In the cold magenta night we gathered at the Roman Arena with its spiral of candles. We traversed up and down Lyon’s ubiquitous public  stairs to see illuminated fabric sculptures and stood on the edge of the public square viewing translucent structures back-lit with geometric projections; and gazed upon varied and colorful lit-up baubles suspended from trees, facades and fences.  More traditionally illuminated cathedrals and facades were also dotted along the route.   Between spectacles I indulged on of my professional and private passions—pointing out the pedestrian signals—civic “jewelry“ of the city night—brightly blinking, their pink and black grille-work shadows intermingling with the people who cast them, as well as the lighted shop windows and many other “found”, vernacular effects of the urban nighttime environment.

The Panel Debate

The panel  was located at the Philips Outdoor Lighting Application Centre in La Valbonne near Lyon. Starting of the day-long event, panelists Allan Stewart, Marco Bevolo, Dominique Mamcarz, Martin Lupton, Ken MacKenzie, Nicholas You, Rogier van der Heide, myself and Richard Griffiths, moderator, assembled in an intimate setting with reporters from media organizations from all over the world — including journalists from China, France, Italy, Korea, Singapore, Latvia, Spain and the United Kingdom —  in the varied fields of business, technology and planning.

Leni Schwendinger's NightSeeing™ / Livable Cities, Lyon

Panelists Marco Bevolo and Nicholas You

Per Richard Griffiths, the panel discussion focused on:

Urban Well-being – enhancing health and well-being through the provision of safer streets, Branding & Identity – driving tourism, commercial growth, inward investment and civic pride, Urbanization – the challenges of urban population growth, including urban clutter, balance with nature and energy efficiency.

Nicholas described a moment in his childhood when he had to use the illumination of the street light to do his homework.  Marco Bevolo stated that research is imperative to designed city strategies, and Allan Stewart (City Councilor in Glasgow) discussed “the power of light to unite people.”   My colleague, lighting designer, Martin Lupton discussed our discipline, observing that, “Lighting is engaging. It is a social medium and it has the power to transform lives.”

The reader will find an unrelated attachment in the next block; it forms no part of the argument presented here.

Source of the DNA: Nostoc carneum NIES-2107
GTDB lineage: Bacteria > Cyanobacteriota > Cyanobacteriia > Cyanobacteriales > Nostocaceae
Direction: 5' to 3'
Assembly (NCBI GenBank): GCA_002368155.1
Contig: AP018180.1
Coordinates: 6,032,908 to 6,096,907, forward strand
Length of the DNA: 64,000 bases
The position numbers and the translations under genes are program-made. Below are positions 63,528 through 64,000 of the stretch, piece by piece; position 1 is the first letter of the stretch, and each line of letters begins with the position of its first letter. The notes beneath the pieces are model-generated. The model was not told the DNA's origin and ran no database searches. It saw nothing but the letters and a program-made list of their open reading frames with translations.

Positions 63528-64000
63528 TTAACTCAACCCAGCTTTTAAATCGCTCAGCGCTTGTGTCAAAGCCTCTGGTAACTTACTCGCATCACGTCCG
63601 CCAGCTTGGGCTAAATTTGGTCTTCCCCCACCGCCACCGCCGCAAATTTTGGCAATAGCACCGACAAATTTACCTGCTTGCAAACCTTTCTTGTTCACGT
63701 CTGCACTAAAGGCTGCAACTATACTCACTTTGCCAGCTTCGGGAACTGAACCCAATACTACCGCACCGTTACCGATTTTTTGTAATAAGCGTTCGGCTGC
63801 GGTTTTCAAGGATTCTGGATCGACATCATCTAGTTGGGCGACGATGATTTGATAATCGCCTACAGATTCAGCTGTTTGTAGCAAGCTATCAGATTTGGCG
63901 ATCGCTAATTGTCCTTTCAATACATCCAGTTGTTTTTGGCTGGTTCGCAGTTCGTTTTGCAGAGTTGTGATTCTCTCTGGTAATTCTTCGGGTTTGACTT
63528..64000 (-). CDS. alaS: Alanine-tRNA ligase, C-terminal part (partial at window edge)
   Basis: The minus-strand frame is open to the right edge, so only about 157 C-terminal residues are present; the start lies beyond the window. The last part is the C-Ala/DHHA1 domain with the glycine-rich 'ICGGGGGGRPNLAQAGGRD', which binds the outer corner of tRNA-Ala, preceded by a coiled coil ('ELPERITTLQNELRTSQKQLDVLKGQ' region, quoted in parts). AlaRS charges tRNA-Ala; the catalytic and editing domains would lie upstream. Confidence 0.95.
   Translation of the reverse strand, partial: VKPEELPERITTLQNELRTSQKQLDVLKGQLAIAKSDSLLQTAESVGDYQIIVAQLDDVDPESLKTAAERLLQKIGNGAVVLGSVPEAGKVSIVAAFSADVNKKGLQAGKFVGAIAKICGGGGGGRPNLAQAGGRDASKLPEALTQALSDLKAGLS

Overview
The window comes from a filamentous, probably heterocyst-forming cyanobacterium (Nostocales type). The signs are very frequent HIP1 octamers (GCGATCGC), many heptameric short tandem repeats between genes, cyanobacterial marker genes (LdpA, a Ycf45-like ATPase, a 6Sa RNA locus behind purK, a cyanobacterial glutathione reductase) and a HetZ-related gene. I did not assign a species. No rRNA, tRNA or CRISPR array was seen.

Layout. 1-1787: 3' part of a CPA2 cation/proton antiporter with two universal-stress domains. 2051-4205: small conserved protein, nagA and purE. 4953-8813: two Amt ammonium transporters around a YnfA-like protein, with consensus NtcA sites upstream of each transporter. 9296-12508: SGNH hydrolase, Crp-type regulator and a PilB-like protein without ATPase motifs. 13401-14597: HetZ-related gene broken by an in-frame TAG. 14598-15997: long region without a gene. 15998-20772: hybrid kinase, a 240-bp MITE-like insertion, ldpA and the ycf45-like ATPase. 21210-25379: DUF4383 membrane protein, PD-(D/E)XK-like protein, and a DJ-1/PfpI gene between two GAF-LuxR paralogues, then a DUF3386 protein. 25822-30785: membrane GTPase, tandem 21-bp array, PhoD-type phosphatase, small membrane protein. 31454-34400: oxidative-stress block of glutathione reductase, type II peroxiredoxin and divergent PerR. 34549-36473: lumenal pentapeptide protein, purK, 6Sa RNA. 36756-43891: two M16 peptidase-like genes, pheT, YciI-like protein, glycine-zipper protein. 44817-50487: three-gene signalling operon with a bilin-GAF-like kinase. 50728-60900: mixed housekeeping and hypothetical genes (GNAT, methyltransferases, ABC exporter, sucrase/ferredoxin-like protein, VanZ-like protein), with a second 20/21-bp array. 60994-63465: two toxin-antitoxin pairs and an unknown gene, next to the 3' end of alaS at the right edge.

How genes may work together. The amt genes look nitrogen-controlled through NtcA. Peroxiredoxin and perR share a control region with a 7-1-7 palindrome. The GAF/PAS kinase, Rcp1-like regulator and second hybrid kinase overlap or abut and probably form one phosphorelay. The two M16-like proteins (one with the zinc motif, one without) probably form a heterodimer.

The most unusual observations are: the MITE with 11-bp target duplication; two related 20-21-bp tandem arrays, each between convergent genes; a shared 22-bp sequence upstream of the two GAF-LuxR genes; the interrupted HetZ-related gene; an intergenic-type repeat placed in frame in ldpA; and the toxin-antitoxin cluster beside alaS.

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In her follow-up article, What Makes a Great City, (Malaysia) Wan-Pen, a journalist-participant, discusses the panel as it relates to Asian cities;

“Haphazard planning, population growth and urban sprawl are taking a toll. If we continue at this rate, Asian cities would go the route of “maximum cities” where 20 million inhabitants (soon, this is the new “normal”) will fight for space to live, work and play.

“Light is playful. It has a sense of magic and people are attracted to light,” says Schwendinger, a New York-based lighting designer. Her forte is to use light in an imaginative and fun way that it serves as a catalyst to bring people together. “You can’t help it, you go towards the light.”

The message from the Lyon forum is simple: The only limit to creating great cities is your imagination. City planners, urban dwellers and governments all have a role to play by ensuring the development, projects and visions reflect exactly what the inhabitants want.

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All photos  ©Xavier BOYMOND

Link to Fête des Lumières; a NightSeeing™ LightWalk in 14th Century Lyon, Part 1

For other NightSeeing™ resources and posts on this blog – click here

For essays on public lighting theory – here.

For relevant videos Dwell Magazine, Night City with Leni Schwendinger

Leni Schwendinger in Times Square

I was thrilled to receive a message from Dietrich Neumann, whose “Architecture of the Night” has inspired so many. He indicated that he had hoped to attend the Bryant Park, NYC LightWalk one year ago, but had been waylaid, and that now, very soon, he planned to bring his students to Times Square… and wouldn’t I take them on a LightWalk?

As serendipity would have it, I have been studying the Square, for the Light Projects role as lighting consultants for the Times Square Pedestrianization project on the Snohetta-led design team.

Times Square is only zone that I know of that has a minimum lighting/signage requirement which has resulted in the mandate of brighter is better.  Here are large scale panels of  light communicating in an ever-advancing, electronic graphic-design language.  The effect is awesome, that is, mesmerizing – a free drive-in movie on foot.